I let myself in and grief meets me in the hallway. The post lies in a scattered pile on the doormat. Blue envelopes, white envelopes, shiny envelopes, and magazines and periodicals, he does not read. I sort them in three groups: the urgent I place on the console table, the trivial I put in the drawer underneath, where he keeps his car keys, and the rest, the magazines, periodicals, and shiny envelopes, I dump in the dustbin, in the kitchen.

Here, grief is loud coaxing me to chide. I clear dirty plates, a half-empty sardine tin, and stale bread in the semi-darkness.

In the living room, the curtains say no to the sun. The light from ESPN’s classic football on TV illuminates his form. Grief is quiet inviting me to converse. Grief is still but I am not one to fill the silence as if I am a child colouring with impatient hands that cannot stay within the lines. It has been two days since he heard the news.

When pain overwhelmed my reasoning, my sister sat beside me, squeezed my shoulders, and remained quiet. When disappointment visited me on a Monday morning, my cousin sat beside me, a box of tissues separating us. She hunched her shoulders in sync with mine, let me cry, and kept quiet. When I exhaled the last bit of hope in my heart, a friend sat beside me, numb we stared at CNN, and then he kept silent vigil as I channel surfed.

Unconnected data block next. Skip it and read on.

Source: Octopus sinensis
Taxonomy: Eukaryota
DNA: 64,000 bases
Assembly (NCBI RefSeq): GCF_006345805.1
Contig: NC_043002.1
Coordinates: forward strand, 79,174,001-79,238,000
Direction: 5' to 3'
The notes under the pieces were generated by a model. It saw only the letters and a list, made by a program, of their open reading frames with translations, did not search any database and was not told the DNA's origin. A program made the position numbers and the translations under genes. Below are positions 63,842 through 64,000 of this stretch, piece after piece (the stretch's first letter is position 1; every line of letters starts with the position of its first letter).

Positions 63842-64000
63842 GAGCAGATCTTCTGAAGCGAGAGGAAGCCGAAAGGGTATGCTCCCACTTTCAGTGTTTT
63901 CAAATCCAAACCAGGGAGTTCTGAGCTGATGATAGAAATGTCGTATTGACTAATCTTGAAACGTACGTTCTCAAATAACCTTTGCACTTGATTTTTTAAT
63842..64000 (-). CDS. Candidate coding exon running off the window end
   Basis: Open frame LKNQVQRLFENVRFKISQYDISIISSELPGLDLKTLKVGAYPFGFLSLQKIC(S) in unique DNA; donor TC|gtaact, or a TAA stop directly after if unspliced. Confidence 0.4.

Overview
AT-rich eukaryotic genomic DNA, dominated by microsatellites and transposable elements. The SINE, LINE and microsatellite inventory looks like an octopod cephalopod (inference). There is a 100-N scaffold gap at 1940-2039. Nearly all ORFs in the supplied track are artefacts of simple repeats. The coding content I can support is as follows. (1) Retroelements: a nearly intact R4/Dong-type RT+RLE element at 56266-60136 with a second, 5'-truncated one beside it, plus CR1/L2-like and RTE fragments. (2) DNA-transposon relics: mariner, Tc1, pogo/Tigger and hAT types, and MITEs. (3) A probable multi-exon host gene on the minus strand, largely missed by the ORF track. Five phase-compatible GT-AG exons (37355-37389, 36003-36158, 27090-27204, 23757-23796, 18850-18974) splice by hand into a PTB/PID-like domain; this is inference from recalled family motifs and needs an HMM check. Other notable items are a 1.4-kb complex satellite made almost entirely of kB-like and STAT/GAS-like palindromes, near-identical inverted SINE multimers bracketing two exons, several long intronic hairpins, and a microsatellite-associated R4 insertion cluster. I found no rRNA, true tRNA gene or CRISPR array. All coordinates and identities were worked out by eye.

So, I sit on the settee, careful to maintain distance. I sit until my nose attunes to the smell of day-old perspiration and until I can breathe in the stuffy air circulating in the room. Grief is hypnotic calling me to sleep. I sit until I awake. His head lies heavy on my lap. My skirt is damp and the soft sounds are not from the TV. They are from a man beaten by life, his hopes shred by the finality of death.

“My father, my father, oh my father.”

Grief feels like roulette. Sometimes touch is enough. Sometimes presence is enough. I know he knows that if we pull open the curtains, sunlight will burst through and in the night, the moon will give us light. But right now, words are unnecessary. This is the first time I have observed a man cry.

I have only ever seen two men cry. The first time must have lasted less than five minutes. Ten years passed before I saw another man cry. Perhaps it is because this occurrence is rare that each time I glimpsed a man’s vulnerability, I loved him more.

If we show our weakness, we may lose the ground we have secured and the advantages it conferred, but if we don’t show that we are weak sometimes, we may lose much more. We may lose the opportunity for others to love us for our humanity.

I wonder, at what age does a boy “man up” and decide to stop crying?

© Timi Yeseibo 2013

Photo credit: Pixabay

Original image URL: http://pixabay.com/en/candles-tealights-soft-209157/

http://pixabay.com/en/clapping-hands-shadow-poor-light-189171/

Unauthorized use and/or duplication of this material without express and written permission from this blog’s author and/or owner is strictly prohibited. Excerpts and links may be used, provided that full and clear credit is given to Timi Yeseibo and livelytwist.wordpress.com with appropriate and specific direction to the original content.